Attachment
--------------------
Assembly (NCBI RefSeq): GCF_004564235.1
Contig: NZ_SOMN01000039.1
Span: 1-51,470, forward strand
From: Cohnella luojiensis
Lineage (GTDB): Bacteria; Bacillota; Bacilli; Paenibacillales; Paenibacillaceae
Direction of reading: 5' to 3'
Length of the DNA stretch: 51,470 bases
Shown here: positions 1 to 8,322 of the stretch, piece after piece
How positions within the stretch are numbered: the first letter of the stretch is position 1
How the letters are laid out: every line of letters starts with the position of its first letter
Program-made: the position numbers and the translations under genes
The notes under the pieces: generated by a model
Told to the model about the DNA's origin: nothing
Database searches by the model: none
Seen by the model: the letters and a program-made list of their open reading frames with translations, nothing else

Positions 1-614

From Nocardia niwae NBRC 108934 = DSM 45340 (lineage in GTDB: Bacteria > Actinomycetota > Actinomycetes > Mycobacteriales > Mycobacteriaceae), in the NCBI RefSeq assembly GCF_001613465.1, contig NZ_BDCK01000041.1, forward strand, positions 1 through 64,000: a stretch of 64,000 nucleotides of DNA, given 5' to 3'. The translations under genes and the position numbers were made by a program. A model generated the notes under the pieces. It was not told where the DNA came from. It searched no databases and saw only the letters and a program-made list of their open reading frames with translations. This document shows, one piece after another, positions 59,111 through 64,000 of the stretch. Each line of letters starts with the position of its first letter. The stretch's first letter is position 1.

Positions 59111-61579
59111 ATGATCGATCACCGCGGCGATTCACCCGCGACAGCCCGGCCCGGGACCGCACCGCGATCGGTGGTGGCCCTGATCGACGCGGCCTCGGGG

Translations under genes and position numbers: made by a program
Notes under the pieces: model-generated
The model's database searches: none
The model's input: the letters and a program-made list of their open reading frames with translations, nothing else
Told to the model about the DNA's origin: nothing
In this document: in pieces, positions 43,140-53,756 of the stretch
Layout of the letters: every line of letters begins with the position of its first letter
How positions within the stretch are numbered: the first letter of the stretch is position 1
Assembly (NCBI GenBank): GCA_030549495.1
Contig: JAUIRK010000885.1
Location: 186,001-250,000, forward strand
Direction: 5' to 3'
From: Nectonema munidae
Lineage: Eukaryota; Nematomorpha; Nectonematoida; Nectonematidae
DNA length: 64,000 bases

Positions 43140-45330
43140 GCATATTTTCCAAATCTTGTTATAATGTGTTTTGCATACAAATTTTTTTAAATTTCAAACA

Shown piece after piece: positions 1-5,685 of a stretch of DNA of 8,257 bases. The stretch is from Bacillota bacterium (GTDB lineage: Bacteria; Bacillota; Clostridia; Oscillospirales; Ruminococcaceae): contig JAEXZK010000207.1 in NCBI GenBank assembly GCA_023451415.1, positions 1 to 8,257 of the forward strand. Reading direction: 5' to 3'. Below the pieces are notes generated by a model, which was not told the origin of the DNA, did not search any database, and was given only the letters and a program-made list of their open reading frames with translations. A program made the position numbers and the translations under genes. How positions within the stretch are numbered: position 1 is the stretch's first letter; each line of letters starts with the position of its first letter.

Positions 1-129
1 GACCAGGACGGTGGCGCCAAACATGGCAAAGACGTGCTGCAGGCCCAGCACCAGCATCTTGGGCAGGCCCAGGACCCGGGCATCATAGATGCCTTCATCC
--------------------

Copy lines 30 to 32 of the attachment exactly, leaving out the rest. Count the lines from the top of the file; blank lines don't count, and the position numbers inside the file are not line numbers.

Location: 186,001-250,000, forward strand
Direction: 5' to 3'
From: Nectonema munidae